I thought that tho south sldo was all right and
kept Joe on that sldo ot the street, for there was
no lantern over there. We had Just reached tho
car track when I saw what was before us a holo
at least three feet deop and four new steel tracks
which bad just been set In placo. I could not turn
I could not stop without killing the horse and
throwing us against tho rails, which would have
likely killed us. Joo thought quicker than I did,
and like a deer made one long leap and cleared tho
four tracks himself with tho wagon and tho two
oi us in It. He landed safely on tho other sldo ot
tbe tracks a spoke in ono ot the back wheels
cracked as we landed, but that made little differ
ence to tbe horso, for ho was bound for tho tire.
As we went on our way to tbe fire, Assistant Chiet
Simpson said, 'Do you know that Joe savod our
lives then?' I was only too well aware ot it, I told
him, Yes, bo knows just as well what you say to
him as a man would, and he is Just full of play.
When ho Is out here In tho barn and wo are eating
our lunches we havo to watch or he will .steal
everything wo havo. When we got back from our
work the night of the tornado neither Joo nor Fox
would lie down. They stood with their heads up,
1913..
with a look which scemod to ask if tholr work was
over for that day."
Paddy and Howdy and Brownie
Paddy, Howdy and Brownlo live at tho same
barn with Fox and Joo.
You will seo them at the fires in the downtown
district, pulling the big engine, Howdy drives in
tho middle, with Paddy on tho left and Brownlo
on tho right. Tho doors open in such a manner as
to give Rowdy just a few seconds more time to got
into his placo, but still Paddy feels It always nec
essary to give him ono big push as soonT'as ho
comes up next to Rowdy; this Is not done In a moan
way at all, for he Is tho best natured of horses.
He feels that by doing this it will help his mate to
gaugo his placo when tbe harness falls. These
three horses weigh about eighteen hundred pounds
each, and pull tho great engine as though It were
a mere nothing. Yes, they, too, havo the same
alert minds which the other horses on tho depart
ment have, but their work is largely confined to the
downtown district. They remainod at the tiro
liouso the night of the tornado, for tbe englno
which they pull woa not needed,
One might write a book on Just the stories that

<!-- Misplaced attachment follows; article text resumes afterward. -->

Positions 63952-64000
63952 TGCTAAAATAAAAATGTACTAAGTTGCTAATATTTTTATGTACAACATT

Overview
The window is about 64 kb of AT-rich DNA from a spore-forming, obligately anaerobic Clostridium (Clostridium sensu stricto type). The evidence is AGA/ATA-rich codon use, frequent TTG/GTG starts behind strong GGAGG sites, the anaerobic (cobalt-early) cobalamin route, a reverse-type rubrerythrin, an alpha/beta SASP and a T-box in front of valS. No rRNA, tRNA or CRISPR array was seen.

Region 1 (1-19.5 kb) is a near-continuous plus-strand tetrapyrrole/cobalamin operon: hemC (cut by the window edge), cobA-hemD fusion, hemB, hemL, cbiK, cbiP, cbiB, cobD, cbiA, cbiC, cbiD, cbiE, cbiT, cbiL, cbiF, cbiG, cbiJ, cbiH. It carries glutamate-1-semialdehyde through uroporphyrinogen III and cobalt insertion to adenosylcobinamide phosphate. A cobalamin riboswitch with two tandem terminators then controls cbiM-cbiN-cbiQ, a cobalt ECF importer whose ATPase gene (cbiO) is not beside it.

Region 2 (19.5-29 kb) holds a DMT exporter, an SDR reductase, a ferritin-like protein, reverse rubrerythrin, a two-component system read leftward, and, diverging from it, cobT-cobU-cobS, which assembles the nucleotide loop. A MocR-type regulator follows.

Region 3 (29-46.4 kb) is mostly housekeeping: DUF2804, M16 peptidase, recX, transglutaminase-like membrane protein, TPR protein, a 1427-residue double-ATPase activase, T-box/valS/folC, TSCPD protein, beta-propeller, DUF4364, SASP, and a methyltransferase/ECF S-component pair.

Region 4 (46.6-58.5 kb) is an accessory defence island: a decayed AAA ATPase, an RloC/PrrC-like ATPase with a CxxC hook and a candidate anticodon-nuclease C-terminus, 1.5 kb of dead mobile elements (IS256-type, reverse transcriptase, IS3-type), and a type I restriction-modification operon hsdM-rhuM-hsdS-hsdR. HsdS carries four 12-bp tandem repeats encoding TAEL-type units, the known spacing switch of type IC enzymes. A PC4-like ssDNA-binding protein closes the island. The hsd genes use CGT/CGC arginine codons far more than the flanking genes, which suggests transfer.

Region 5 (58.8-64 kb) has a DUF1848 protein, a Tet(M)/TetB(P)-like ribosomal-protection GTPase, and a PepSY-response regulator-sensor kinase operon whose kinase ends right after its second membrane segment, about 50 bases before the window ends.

tie drivers of Joo could tell you about, for tboro
in not a better known horse In Omaha. He is any
thing but useless now tbe love which everyone
on tbe department bears Joe is tbe ono thing which
SINGLE COPY FIVE CENTS
gives him a llttlo less work during' the wnrm
months. Chief Saltor and Assistant 'Chief BImpnon
told Driver Miller a fow wookB ago that Joo had.
tjetter bo saved from work those hot days. "Let
hljn tako every fifth run,'.' said -ABfllstantChlet
Simpson to Drlvor Miller, "and "I know Fox can
Bland the rest of tho work. Ho Is strong and noth
ing seems' to feaze him. But wo do not want any
thing to happen to Joo."
When Joe's Turn Comes
Acting with tho instructions from tho chief, Joo
Is allowed to ramaln in a box stall at the rear of
tho barn until Fox has had four hard runs In suc
cession, and thon tho dark bay is placed in tho
stall in tho front of tho barn. When Joe. eees tho
door closo which koops him In tho stall near tho
cart he knows thnt at any tlmo ho may bo called to
carry tho chief to somo tiro.' As' tho gong sounds
tbo door of tho stalls open by electricity. Beforo
tho men can got to their places Joo. is there all
his driver has to do is to release tho catch which
holds the harness and thon mako tho clamps.
Scarcely does. Driver Miller put IiIb foot to tho
first step of tho cart than Joo is out of the door.
Not long ago thoy wero going to a fire and Driver
, Miller had forgotton that he was driving tho bay
instead of tho big gray. With Fox, tho gray horse,
it is neceBsary to call "Whoa" and pull on tho
reltiB when tho location of tho flro is' reached,' but
not so with Joo. Tho rolnB may bo twisted around
tho whip and Joo may be going at a fast gait, but
when he hoars "Whoa" ho does not take another
Btep. Driver Miller, thinking that bo had tho gray
horso, called "Whoa" to him about twenty feet -be- t
foro ho expected to stop, and the result was .that
both men In the cart nearly went over the dash
board. Joo has been tralnod to stop tho instant
ho hoars the command, and he knows only to obey.
Ho has had accidents, and somo serious ones, but
never have any of thom bepn qulto as bad aa they
might have boep, owing to tho fact that tho horse
has used good Judgment upon these occasions and
has saved himself and driver. '
' Never Shirked a Duty ,i .
Tho consideration being shown Joo at this, age
in his life, is due him, says every member of tho
department, for never in 'all tbo sixteen yeara of
servlco has Joo shirked his duty. He is just aa
able to answer a call now as heiever was, but It is
a. question if he could' endure the bard service he
onco did, and there Is no ono willing to see tbe
test made. No horso has over passed Joe when ho
was on his way to a flro and ho keeps the driver
of tho automobile busy to keep ahead of him. Both
Fox and Joo appear to have a jealous nature when
thop are forced to keep behind the automobile. It
is a race with them and they have won when they
pull up at the fire ahead of the macbino.
"Automobiles will not run without oil, no mat
ter bow well they are cared for, but those horses
worked for almost twenty-four hours tbe night of
tho tornado without food or water and drove as
woll (ho last hour as they did tho first," said
Driver Miller. "Fox happened to bo tho lucky ono
that night, however. I camo up to him ono tlmo
and there in the dark was a woman who was giving
him a pall of oats. She asked if I cared if sho fed
him.
" 'Ho has workod so hard sho said, 'and I
I Just could not help giving him soma water and
these oats.'
"I told hor that I would rather she would feed
the horse than me, for he needed It and I did not.
Everyone likes Fox; be is-a great pet, and that
night amidst the excitement ot it all there, wero
hundreds who passed him and gave him a gentle
pat and spoke a kind word to him,, tor each, ono
seemed to realize that he had been tbe means of
bringing assistance where it was bo badly needed"